The Causes and Treatment of Toothache (Odontalgia)
According to the British Dental Health Foundation “about 5 million people visit their dentist with toothache every year”. Toothache is a common problem that can be prevented with good oral hygiene.
Toothache occurs because the pulp of the tooth is exposed, disturbed or infected. The pulp is the inner layer of the tooth which is engulfed in a layer of dentin and then by the hard layer that we see called the enamel, which is packed full of minerals. Toothache can also occur if just the outer enamel layer is damaged exposing only the dentin.
It is very important that you go to a dentist if you have toothache so that they can find a cause and apply appropriate treatment to ease your discomfort.
The most common dental causes of toothache are:
- Tooth Root Sensitivities – over-sensitivity when consuming hot or cold, sweet or sour food and beverages.
- Tooth Decay – also known as tooth ‘cavities’ or tooth ‘caries’.
- Tooth Abscess – a complication of tooth decay.
- Gum Disease – also known as gingivitis and in severe cases periodontal disease.
- Jaw Disease – also known as TMJ (Temporo-Mandibular Joint) dysfunction.
- A Cracked Tooth.
Tooth Root Sensitivities occur when bacterial toxins get to work and dissolve the bone around the root of the tooth, the gum and bone recede exposing the root of the tooth causing the sensitivity and toothache. This is then likely to lead to chronic gum disease.
Treatment: Visit your dentist. Fluoride gel and sensitivity toothpastes that contain fluoride will both help the root to become stronger and in turn reduce the toothache. If the root sensitivity causes the inner pulp to die a root canal procedure or tooth extraction will need to be carried out to stop the toothache.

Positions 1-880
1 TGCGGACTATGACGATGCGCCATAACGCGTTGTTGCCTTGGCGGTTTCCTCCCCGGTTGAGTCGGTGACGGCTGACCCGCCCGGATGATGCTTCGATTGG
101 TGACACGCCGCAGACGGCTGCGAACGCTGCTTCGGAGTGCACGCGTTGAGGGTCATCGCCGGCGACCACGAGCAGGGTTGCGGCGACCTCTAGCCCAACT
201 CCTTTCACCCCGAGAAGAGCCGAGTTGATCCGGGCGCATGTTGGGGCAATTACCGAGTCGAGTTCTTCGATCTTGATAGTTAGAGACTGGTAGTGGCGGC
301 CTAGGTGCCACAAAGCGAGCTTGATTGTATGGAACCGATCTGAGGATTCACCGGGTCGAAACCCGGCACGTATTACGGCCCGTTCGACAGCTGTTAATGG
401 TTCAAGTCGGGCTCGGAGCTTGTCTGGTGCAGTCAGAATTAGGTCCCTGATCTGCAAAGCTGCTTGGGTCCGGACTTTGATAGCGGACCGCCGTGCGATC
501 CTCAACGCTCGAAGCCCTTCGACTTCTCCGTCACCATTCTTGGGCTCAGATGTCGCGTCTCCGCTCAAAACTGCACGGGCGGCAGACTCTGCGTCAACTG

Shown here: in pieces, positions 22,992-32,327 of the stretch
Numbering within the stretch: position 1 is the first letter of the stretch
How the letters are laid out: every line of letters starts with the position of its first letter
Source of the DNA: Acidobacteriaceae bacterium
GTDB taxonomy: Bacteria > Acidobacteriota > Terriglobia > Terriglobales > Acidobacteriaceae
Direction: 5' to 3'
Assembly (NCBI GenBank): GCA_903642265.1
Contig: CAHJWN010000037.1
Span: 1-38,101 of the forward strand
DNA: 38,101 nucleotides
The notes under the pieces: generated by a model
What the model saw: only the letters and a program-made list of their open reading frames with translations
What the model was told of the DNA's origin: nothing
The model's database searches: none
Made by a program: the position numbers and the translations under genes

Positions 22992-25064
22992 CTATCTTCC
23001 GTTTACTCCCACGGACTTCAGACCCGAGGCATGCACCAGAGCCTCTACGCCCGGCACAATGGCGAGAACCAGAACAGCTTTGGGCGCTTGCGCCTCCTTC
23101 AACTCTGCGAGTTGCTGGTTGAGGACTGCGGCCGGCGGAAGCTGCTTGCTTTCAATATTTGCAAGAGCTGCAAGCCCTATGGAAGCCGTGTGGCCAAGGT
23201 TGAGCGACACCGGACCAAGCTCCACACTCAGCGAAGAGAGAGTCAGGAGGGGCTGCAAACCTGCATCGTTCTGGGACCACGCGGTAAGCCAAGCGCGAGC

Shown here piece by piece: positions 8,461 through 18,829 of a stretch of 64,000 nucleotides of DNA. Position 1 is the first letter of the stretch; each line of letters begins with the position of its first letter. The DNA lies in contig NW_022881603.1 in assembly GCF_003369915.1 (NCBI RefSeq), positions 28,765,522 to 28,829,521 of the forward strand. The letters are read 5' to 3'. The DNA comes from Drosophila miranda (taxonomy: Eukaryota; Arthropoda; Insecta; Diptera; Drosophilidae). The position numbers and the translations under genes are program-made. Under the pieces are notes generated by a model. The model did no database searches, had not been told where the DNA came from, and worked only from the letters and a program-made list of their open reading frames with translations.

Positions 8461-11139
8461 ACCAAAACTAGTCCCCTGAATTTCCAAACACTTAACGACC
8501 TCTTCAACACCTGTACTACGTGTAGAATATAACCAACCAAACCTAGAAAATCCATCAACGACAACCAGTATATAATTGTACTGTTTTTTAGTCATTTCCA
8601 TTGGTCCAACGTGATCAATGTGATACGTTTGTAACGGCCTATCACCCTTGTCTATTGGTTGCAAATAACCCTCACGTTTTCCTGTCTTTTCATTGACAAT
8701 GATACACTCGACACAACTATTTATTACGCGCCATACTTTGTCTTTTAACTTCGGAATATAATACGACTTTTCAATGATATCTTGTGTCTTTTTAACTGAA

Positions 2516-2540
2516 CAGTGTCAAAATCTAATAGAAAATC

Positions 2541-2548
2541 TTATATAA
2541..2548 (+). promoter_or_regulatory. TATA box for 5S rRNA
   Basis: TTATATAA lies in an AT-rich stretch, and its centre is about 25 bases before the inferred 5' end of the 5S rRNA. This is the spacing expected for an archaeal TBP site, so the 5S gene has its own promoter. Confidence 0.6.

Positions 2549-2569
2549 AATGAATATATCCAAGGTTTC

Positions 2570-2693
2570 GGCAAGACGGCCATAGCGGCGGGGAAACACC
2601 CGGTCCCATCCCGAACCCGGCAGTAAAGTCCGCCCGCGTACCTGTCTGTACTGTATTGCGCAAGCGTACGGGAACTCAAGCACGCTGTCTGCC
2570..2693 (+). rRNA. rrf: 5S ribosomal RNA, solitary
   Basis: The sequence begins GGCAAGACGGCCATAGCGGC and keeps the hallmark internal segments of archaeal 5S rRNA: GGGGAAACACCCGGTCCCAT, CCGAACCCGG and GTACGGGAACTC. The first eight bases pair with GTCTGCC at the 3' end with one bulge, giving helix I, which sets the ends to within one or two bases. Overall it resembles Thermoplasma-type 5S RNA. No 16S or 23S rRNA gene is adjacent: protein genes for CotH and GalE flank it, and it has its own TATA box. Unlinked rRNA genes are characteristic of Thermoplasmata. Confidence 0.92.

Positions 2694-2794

Tooth Decay occurs when the minerals of the enamel are dissolved by acid created by bacteria in our mouths (a build up of this bacteria is known as plaque). This demineralisation of the enamel forms a hole in the tooth exposing the dentin causing the toothache. If the toothache is severe then the hole has most likely exposed the inner pulp as well.
The obvious prevention for tooth decay is to eat as little sugar as possible because the acid that causes the enamel to decay is created by the bacteria eating the sugar and starch left in our mouths. So brush your teeth preferably after every meal or snack with fluoride toothpaste. Flossing will also help a lot. Being thorough with your brushing and flossing will stop any build of plaque forming.
Treatment: Your dentist will in most cases apply a filling to the tooth cavity, large cavities may need a crown. If the cavity damages the inner pulp then a root canal procedure or extraction of the tooth may be necessary to stop the toothache.
Tooth Abscesses occur when a dental cavity has been left untreated. The bacteria has infected the tooth from the inner pulp all the way up to the bone tissue at the end of the root causing severe toothache.